TIM - Mine is Insatiable. I love the atmosphere, the synth sounds, the lyrics, the melody... and I'm quite pleased with my drum part on it too!
How did you come up with the name of the band, and what's the meaning behind it?
DAVE - Chaos Curb as a phrase sort of refers to the idea that God is, and his church is, making all things new. We are to build God's kingdom, and in that kingdom the chaos that putting ourselves first and doing our own thing has brought on us is being curtailed. It fascinates me that we are called to be involved in the restoration of Shalom. As God does it in our lives, we are empowered and inspired to do the same in the world around us.
How would you describe your style of music and what are your influences?
DAVE - Chaos Curb Collaboration, as a record, is much more varied in style than Bosh or [dweeb] ever were on one album. There is a lot of electro/dance elements, sitting alongside what is broadly a rock starting point. I love bands like bloc party, radiohead and friendly fires where electronic sounds are layered with guitars and real drums.
If you could work with any song writer, who would it be and why?
DAVE - Daniel Bedingfield is a hero of mine. He is someone who could combine immense spirituality with very accessible pop melodies and hooks. I'd love to work with him. He did give me permission to re-record a song of his called 'Holiness', but I didn't do it in the end. I might do sometime though. Damon Albarn is my ultimate from the mainstream. He's so versatile.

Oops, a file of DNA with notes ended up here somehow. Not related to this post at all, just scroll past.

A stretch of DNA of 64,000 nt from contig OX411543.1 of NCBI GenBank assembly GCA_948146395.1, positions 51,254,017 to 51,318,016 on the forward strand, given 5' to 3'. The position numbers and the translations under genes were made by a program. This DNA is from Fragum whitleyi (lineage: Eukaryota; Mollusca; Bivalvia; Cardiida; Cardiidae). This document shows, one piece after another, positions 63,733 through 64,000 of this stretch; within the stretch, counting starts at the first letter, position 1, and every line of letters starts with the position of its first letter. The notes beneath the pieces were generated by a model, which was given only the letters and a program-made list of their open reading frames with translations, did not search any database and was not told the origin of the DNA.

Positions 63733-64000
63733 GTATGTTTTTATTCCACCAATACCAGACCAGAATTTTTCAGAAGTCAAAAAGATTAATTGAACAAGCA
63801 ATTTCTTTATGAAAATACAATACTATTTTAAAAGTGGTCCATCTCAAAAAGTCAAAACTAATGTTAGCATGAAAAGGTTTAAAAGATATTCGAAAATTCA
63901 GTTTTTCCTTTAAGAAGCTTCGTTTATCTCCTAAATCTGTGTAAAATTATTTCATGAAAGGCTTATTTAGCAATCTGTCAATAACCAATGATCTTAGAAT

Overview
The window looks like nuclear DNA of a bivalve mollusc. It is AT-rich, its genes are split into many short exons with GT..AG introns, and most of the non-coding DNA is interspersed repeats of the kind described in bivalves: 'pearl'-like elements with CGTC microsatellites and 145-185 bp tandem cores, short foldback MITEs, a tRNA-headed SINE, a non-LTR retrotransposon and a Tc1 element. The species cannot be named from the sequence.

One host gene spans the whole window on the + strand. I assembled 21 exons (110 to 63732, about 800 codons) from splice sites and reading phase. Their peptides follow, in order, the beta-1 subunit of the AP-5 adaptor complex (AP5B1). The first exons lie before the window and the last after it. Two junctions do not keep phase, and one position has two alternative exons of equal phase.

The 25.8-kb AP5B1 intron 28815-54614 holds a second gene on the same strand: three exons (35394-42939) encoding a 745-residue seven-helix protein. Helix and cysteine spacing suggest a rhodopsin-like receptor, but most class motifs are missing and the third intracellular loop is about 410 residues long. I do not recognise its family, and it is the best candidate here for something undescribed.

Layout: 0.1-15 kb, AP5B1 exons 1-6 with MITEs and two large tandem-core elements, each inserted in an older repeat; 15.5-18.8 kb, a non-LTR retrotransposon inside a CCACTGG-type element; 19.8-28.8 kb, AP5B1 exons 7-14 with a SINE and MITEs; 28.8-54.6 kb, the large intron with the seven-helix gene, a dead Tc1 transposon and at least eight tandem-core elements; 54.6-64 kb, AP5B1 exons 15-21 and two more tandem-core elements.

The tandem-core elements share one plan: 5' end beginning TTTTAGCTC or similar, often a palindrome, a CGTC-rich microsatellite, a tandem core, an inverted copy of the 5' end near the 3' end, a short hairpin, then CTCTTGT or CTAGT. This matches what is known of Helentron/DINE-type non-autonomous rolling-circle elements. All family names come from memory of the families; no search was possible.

TIM - I'd say Jon Foreman. His ear for melody is second to none and he's a great lyricist. I've met him before in a hotel bar when [dweeb] played a festival with Switchfoot and he's a nice bloke as well!
What advice would you give to any aspiring bands out there?
DAVE - Do your own thing and be who you are. Don't ape others; find your own sound. Be authentic. Also, network with other musicians and be very teachable.
TIM - Copy someone else's thing and be like someone else. Ape others, copy someone else's sound. Be fake. Also, don't bother talking to other musicians and don't let anyone tell you what to do... Just kidding!! I'd actually say, work hard. I get that this is a bit of a cliche, but it's true. In [dweeb] we gigged our butts off, we gave hours to writing, to promoting the band, even to boring admin stuff. But if we hadn't done that we wouldn't have got half as far as we did. The more time and energy you put in to it the further you'll take it.
You're stuck on an island, it's hot, you only have enough battery life left to listen to one song on your mp3 player. What track is it?
DAVE - Beetlebum (live) by blur.
TIM - Lovesick by Friendly Fires. Though if I had enough battery for a whole album it would be Kind of Blue by Miles Davis.
What does the rest of 2012 hold for Chaos Curb?
DAVE - Some festivals in the UK and one in Slovakia, some church gigs and hopefully a tour in the Autumn.
Find out more at chaos-curb.com